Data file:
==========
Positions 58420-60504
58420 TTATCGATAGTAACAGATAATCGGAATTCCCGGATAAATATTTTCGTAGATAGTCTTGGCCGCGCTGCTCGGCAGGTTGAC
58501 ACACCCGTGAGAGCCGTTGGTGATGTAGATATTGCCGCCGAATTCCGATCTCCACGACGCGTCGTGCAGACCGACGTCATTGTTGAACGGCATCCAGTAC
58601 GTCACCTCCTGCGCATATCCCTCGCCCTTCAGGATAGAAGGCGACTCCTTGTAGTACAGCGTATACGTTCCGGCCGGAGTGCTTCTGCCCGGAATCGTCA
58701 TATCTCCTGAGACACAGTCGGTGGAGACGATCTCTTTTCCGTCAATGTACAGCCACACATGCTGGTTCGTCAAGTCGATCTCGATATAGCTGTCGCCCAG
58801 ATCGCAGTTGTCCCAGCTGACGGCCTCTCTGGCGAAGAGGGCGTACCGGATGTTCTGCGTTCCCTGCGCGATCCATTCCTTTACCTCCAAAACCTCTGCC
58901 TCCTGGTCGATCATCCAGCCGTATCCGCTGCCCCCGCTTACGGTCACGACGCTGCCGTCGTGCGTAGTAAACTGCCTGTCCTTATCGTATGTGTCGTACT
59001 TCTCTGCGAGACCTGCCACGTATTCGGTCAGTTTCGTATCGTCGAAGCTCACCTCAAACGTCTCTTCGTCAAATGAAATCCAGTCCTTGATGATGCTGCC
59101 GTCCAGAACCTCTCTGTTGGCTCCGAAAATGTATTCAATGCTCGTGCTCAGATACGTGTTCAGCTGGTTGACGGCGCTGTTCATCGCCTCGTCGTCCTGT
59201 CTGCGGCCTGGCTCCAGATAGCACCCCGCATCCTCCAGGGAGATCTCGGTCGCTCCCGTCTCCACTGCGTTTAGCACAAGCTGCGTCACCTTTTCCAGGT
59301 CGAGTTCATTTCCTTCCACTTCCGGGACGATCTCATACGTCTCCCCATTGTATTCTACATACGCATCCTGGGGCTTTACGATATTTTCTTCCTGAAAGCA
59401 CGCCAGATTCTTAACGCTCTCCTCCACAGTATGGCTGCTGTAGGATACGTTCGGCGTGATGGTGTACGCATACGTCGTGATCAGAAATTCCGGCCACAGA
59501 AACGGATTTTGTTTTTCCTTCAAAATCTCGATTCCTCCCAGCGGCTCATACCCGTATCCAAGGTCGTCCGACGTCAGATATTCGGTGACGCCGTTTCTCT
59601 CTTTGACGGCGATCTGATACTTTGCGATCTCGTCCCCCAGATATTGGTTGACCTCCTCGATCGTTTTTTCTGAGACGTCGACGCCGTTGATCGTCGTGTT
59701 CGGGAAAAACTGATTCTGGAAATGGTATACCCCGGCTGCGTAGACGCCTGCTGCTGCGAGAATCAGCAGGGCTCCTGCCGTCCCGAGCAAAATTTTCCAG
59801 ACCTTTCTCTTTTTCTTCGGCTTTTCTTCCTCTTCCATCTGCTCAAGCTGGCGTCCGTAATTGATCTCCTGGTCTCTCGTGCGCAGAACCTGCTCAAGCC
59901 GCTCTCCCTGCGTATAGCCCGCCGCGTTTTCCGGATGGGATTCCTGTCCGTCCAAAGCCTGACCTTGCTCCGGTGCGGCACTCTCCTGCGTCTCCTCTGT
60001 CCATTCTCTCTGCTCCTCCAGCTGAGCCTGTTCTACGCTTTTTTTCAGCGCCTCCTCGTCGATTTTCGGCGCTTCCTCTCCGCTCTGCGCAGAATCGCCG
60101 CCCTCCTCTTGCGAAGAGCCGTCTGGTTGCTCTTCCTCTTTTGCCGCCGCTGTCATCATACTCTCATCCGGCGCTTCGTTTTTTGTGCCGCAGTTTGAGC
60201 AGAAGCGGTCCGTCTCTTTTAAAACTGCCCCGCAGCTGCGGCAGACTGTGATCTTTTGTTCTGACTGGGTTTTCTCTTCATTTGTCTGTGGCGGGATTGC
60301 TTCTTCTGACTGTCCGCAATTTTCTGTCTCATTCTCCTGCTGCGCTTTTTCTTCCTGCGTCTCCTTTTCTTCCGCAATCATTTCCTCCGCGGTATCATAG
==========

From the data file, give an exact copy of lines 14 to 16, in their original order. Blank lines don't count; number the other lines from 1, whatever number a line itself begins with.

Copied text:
59601 CTTTGACGGCGATCTGATACTTTGCGATCTCGTCCCCCAGATATTGGTTGACCTCCTCGATCGTTTTTTCTGAGACGTCGACGCCGTTGATCGTCGTGTT
59701 CGGGAAAAACTGATTCTGGAAATGGTATACCCCGGCTGCGTAGACGCCTGCTGCTGCGAGAATCAGCAGGGCTCCTGCCGTCCCGAGCAAAATTTTCCAG
59801 ACCTTTCTCTTTTTCTTCGGCTTTTCTTCCTCTTCCATCTGCTCAAGCTGGCGTCCGTAATTGATCTCCTGGTCTCTCGTGCGCAGAACCTGCTCAAGCC